WASHINGTON (AFP) – Mr Joe Biden has not done a press conference, maintains a vanilla Twitter presence and, as detractors love to repeat, is the oldest man to become US president. Yet in under 50 days, the quiet veteran is racking up formidable victories.
This Wednesday (March 10), the House of Representatives is expected to pass the American Rescue Plan, an economic stimulus package which, at US$1.9 trillion (S$2.6 trillion), is the biggest in history by far, and aims to catapult the country out of its year-long Covid-19 slump.
Along with that massive cash injection is a coronavirus vaccine roll-out that, to the surprise of many, is turning the United States into something of a success story, boasting a vaccination rate easily exceeding that of Canada and the European Union.
And despite overwhelming hostility to the White House from Republicans in Congress, Mr Biden’s pledge to reunite a country left dazed by the Donald Trump era is also showing the first green shoots.
The fact is, a politician who ran a muted presidential campaign and continues to maintain a low profile is now pretty popular.
Mr Biden’s average Gallup approval rating since taking office is a steady 57 per cent.
That might not sound dramatic but it’s a world away from the 34 per cent scored by Mr Trump in his final days, and miles ahead of most other current politicians.
The stimulus Bill is even more popular, consistently getting support from about three quarters of the country.
The latest Pew poll found 70 per cent overall approval, with 94 per cent among Democrats and 41 percent among Republicans. A Morning Consult/Politico poll put Republican support at 60 per cent.
“We’ve never had anything this urgent and this ambitious that was so widely embraced,” Mr Biden said this month. “The show of unity we’re seeing is unprecedented.”
Right-wing outlets like Fox News continue to push Mr Trump’s election campaign smear that Mr Biden, 78, is somehow out of energy or worse. But in the real world, the silver-haired former vice-president, senator and twice failed presidential candidate is tearing it up.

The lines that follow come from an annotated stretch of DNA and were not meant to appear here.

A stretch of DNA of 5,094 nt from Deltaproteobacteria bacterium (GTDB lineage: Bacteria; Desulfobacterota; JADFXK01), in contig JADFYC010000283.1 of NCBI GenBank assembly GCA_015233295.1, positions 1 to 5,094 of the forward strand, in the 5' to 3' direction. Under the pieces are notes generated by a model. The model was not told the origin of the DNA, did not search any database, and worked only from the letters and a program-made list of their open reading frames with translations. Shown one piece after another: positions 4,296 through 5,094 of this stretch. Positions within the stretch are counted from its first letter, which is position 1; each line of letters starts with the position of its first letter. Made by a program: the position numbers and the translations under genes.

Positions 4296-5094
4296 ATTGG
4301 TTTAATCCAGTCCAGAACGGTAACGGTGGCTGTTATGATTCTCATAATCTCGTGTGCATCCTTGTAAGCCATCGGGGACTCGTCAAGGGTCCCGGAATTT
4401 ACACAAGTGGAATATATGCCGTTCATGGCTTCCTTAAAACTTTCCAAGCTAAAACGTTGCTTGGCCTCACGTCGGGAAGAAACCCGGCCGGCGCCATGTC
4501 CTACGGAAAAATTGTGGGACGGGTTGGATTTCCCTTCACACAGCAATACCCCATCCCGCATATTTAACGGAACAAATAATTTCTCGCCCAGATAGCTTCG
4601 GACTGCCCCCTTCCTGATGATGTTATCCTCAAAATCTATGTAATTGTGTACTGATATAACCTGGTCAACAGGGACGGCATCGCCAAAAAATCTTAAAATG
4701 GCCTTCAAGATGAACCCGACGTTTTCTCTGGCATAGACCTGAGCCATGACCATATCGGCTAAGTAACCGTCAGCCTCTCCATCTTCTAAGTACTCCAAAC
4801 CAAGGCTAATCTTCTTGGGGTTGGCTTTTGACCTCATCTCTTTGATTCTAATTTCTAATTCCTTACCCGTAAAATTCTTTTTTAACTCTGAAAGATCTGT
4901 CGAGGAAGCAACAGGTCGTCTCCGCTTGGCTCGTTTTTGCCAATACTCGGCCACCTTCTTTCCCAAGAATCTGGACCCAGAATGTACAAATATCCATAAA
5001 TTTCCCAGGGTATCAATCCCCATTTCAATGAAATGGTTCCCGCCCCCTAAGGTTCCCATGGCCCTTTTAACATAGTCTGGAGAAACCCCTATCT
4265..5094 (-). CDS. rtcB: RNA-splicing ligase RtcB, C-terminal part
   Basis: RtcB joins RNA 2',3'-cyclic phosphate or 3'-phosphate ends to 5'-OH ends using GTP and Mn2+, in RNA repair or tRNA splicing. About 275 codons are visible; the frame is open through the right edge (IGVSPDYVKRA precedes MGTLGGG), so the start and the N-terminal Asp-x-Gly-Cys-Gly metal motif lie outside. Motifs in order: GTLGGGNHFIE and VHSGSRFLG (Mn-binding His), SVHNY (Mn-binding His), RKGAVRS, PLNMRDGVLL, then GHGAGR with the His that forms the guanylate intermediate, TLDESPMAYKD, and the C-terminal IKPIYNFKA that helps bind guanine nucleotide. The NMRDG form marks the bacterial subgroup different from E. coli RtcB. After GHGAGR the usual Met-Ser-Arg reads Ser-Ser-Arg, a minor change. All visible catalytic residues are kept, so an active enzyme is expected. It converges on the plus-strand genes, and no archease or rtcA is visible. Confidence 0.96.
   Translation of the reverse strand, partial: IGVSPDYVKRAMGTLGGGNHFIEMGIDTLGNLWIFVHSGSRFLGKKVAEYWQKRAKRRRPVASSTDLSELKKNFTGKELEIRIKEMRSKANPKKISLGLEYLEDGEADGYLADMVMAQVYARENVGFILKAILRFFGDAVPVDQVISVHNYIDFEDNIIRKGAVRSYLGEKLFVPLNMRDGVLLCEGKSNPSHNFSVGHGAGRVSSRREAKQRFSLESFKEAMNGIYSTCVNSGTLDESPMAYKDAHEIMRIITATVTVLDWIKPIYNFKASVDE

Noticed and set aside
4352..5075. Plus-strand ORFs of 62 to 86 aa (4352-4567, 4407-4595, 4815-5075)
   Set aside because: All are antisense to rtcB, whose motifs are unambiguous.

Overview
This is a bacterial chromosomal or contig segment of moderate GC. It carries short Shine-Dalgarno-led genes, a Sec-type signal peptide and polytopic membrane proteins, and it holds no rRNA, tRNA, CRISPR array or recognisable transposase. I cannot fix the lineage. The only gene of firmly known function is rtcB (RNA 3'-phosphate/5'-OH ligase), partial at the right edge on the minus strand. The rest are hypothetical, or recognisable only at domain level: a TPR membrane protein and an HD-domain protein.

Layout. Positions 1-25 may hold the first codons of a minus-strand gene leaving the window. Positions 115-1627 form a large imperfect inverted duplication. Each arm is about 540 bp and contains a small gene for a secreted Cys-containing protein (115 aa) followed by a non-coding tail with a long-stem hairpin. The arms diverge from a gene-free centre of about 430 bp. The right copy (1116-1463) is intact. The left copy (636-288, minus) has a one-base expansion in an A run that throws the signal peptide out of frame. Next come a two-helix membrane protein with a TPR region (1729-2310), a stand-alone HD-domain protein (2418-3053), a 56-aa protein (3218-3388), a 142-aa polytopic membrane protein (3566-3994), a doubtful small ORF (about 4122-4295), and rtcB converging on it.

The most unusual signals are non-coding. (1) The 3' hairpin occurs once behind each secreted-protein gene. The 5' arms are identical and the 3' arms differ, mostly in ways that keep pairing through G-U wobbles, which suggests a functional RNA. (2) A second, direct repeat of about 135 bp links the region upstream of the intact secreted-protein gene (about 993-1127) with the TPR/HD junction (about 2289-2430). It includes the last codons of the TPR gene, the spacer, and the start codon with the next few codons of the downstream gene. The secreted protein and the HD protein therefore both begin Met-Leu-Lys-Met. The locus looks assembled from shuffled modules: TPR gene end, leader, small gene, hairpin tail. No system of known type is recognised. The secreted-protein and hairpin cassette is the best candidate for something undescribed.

“Go big,” Mr Biden likes to say about the stimulus plan.
He could, against the expectations of many, be talking about his entire presidential project.
All this has been done in a style unrecognisable from the Trump White House.
Mr Biden now holds the record for the length of time a president in recent history has not held a formal press conference. He has also not set a date for a first address to a joint session of Congress.
Unlike Mr Trump and his non-stop rallies, Mr Biden has also barely travelled the country.
And his social media output is restricted to a stream of gentle encouragement and polite pleas for unity. No insults, no tirades, not even nerve-jangling use of block capitals and multiple explanation marks – but not much news either.
If detractors paint Mr Biden as hiding, supporters see the school swot who skips parties to stay in the library, working harder than everyone and getting better results.
Certainly Mr Biden came into office knowing that he’d rise and fall on ending the coronavirus nightmare and putting the economy back on its feet. And he appears to have stuck to his plan.
“That’s where his time, energy, his focus has been,” White House press secretary Jen Psaki said. “I think the American people would certainly understand.”
With the passage of the Covid-19 relief Bill this week, the stealthy President will start appearing rather more on the public’s radar.
Thursday will feature his first primetime television address, marking the anniversary of the start to the Covid-19 crisis in the US, where more than half a million people have died – a world record.
The press conference will take place by the end of the month, Ms Psaki says, noting that he has taken questions from journalists in dozens of smaller, more hurried settings.
The address to Congress and trips out of Washington are also being discussed, she says.
Why come out from under cover?
In revealing comments, Mr Biden recently recalled his work with Mr Barack Obama crafting a rescue package to counter the Great Recession of 2008.
They had “literally saved America from a depression”, he said, but squandered the political momentum, then took a pounding in the 2010 mid-term congressional elections.
“We didn’t adequately explain what we had done. Barack was so modest, he didn’t want to take, as he said, a ‘victory lap’,” Mr Biden said.
“I kept saying, ‘Tell people what we did.'” With an experienced eye on his Democrats keeping their slim congressional majority in the 2022 mid-terms, Mr Biden doesn’t want to make that same mistake twice.
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